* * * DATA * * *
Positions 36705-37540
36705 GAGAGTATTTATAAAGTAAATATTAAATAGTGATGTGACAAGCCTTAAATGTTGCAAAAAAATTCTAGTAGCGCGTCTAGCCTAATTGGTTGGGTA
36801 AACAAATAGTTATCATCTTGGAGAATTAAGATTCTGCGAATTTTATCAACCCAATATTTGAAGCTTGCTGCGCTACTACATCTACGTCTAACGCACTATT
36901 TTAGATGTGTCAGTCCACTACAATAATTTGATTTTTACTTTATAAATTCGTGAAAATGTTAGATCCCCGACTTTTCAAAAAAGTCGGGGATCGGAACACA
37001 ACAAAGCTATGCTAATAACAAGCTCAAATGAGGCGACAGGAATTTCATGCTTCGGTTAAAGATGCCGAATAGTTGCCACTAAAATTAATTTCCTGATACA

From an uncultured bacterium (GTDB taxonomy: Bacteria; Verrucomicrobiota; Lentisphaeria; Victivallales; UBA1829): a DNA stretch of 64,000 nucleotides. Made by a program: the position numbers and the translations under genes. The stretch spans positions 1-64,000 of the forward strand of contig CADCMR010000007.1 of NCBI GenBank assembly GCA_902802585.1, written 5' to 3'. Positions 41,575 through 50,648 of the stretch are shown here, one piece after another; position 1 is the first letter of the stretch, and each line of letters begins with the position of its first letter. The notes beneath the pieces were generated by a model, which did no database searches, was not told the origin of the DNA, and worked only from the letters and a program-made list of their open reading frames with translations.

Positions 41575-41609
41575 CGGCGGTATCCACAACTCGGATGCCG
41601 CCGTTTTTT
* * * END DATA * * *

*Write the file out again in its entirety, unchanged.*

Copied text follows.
Positions 36705-37540
36705 GAGAGTATTTATAAAGTAAATATTAAATAGTGATGTGACAAGCCTTAAATGTTGCAAAAAAATTCTAGTAGCGCGTCTAGCCTAATTGGTTGGGTA
36801 AACAAATAGTTATCATCTTGGAGAATTAAGATTCTGCGAATTTTATCAACCCAATATTTGAAGCTTGCTGCGCTACTACATCTACGTCTAACGCACTATT
36901 TTAGATGTGTCAGTCCACTACAATAATTTGATTTTTACTTTATAAATTCGTGAAAATGTTAGATCCCCGACTTTTCAAAAAAGTCGGGGATCGGAACACA
37001 ACAAAGCTATGCTAATAACAAGCTCAAATGAGGCGACAGGAATTTCATGCTTCGGTTAAAGATGCCGAATAGTTGCCACTAAAATTAATTTCCTGATACA

From an uncultured bacterium (GTDB taxonomy: Bacteria; Verrucomicrobiota; Lentisphaeria; Victivallales; UBA1829): a DNA stretch of 64,000 nucleotides. Made by a program: the position numbers and the translations under genes. The stretch spans positions 1-64,000 of the forward strand of contig CADCMR010000007.1 of NCBI GenBank assembly GCA_902802585.1, written 5' to 3'. Positions 41,575 through 50,648 of the stretch are shown here, one piece after another; position 1 is the first letter of the stretch, and each line of letters begins with the position of its first letter. The notes beneath the pieces were generated by a model, which did no database searches, was not told the origin of the DNA, and worked only from the letters and a program-made list of their open reading frames with translations.

Positions 41575-41609
41575 CGGCGGTATCCACAACTCGGATGCCG
41601 CCGTTTTTT